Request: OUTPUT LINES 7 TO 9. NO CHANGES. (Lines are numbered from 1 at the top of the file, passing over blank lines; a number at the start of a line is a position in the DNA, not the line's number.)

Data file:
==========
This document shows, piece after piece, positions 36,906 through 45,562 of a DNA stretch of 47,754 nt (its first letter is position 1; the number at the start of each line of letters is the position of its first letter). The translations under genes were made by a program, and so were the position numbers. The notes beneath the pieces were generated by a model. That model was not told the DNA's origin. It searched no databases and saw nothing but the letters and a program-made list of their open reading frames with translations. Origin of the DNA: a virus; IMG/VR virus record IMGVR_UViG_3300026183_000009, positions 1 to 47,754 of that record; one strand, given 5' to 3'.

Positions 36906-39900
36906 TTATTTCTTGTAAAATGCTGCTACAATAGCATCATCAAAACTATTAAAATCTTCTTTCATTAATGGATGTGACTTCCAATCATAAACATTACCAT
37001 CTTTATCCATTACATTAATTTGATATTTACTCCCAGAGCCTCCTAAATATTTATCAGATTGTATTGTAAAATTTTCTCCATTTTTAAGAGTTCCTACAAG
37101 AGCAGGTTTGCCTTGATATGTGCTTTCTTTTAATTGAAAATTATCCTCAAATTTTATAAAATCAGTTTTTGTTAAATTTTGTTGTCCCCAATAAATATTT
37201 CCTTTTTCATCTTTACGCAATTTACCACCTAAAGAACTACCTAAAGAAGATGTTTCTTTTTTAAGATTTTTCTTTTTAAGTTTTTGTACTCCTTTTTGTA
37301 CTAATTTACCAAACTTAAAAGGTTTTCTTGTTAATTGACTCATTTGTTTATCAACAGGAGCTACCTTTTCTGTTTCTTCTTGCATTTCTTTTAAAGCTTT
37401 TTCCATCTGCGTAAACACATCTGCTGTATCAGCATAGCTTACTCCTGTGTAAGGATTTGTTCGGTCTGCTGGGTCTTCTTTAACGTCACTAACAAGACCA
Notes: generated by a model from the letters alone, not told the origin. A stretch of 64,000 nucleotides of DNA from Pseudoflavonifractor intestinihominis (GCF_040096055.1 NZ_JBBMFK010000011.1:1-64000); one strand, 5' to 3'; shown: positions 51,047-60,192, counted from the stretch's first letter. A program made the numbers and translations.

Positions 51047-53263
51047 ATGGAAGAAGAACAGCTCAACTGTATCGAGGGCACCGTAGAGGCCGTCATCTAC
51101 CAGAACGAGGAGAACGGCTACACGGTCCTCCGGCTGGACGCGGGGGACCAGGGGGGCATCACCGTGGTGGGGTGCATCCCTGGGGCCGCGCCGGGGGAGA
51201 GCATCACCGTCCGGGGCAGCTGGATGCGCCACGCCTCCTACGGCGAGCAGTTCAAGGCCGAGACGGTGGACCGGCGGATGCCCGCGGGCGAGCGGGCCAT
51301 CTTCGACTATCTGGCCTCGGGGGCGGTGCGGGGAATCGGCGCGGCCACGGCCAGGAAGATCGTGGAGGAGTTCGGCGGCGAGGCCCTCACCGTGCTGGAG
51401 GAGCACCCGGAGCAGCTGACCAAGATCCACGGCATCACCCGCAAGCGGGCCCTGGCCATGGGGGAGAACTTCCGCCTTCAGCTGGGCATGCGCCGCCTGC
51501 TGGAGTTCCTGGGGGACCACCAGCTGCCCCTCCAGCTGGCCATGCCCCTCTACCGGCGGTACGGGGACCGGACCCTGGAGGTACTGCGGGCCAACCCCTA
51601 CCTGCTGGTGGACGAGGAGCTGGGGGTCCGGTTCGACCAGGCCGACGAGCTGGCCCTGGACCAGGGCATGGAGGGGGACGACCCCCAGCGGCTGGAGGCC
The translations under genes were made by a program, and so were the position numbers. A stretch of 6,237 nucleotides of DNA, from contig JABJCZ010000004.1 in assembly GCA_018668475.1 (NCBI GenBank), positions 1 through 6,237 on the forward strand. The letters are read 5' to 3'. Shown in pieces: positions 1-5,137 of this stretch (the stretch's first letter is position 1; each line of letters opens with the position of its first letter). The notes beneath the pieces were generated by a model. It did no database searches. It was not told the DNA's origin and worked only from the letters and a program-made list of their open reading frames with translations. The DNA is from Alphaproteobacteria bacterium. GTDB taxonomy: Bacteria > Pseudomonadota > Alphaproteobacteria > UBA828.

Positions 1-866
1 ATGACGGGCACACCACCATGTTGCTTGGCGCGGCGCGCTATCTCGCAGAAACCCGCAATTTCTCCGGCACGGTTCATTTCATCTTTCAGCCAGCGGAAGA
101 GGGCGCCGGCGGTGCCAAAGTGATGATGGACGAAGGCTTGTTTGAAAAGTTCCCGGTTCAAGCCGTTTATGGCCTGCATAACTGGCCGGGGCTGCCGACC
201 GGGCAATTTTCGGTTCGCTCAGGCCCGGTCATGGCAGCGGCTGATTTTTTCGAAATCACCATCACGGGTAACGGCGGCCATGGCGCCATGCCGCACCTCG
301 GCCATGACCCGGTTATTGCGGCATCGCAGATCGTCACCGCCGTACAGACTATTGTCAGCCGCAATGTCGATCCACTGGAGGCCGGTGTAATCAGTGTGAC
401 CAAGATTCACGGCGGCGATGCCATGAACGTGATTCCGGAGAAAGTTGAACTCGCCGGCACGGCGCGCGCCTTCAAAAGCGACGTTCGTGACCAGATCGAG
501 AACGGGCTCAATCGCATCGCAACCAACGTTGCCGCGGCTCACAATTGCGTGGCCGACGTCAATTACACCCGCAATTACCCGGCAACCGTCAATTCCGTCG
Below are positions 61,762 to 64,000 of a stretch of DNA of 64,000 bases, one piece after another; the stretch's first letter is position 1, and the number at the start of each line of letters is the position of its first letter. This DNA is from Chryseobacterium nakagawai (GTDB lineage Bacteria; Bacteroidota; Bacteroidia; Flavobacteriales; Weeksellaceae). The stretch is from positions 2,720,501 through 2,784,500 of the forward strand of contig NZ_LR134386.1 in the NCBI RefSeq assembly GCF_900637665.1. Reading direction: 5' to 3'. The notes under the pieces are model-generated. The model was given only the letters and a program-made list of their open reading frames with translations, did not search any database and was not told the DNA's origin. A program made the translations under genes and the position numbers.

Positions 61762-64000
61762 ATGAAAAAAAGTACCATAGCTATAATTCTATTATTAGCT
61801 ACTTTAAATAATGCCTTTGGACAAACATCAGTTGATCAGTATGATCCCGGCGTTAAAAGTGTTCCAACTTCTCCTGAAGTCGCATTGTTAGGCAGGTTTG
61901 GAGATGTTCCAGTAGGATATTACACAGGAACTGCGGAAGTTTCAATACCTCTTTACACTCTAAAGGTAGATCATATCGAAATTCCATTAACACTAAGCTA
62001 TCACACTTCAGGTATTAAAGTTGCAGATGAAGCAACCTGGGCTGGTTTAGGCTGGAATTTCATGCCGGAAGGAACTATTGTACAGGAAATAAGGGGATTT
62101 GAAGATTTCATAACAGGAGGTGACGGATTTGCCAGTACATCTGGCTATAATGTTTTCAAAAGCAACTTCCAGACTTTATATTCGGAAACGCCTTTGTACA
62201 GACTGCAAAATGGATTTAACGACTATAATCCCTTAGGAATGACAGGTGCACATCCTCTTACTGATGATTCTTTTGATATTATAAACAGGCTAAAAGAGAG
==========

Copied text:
37301 CTAATTTACCAAACTTAAAAGGTTTTCTTGTTAATTGACTCATTTGTTTATCAACAGGAGCTACCTTTTCTGTTTCTTCTTGCATTTCTTTTAAAGCTTT
37401 TTCCATCTGCGTAAACACATCTGCTGTATCAGCATAGCTTACTCCTGTGTAAGGATTTGTTCGGTCTGCTGGGTCTTCTTTAACGTCACTAACAAGACCA
Notes: generated by a model from the letters alone, not told the origin. A stretch of 64,000 nucleotides of DNA from Pseudoflavonifractor intestinihominis (GCF_040096055.1 NZ_JBBMFK010000011.1:1-64000); one strand, 5' to 3'; shown: positions 51,047-60,192, counted from the stretch's first letter. A program made the numbers and translations.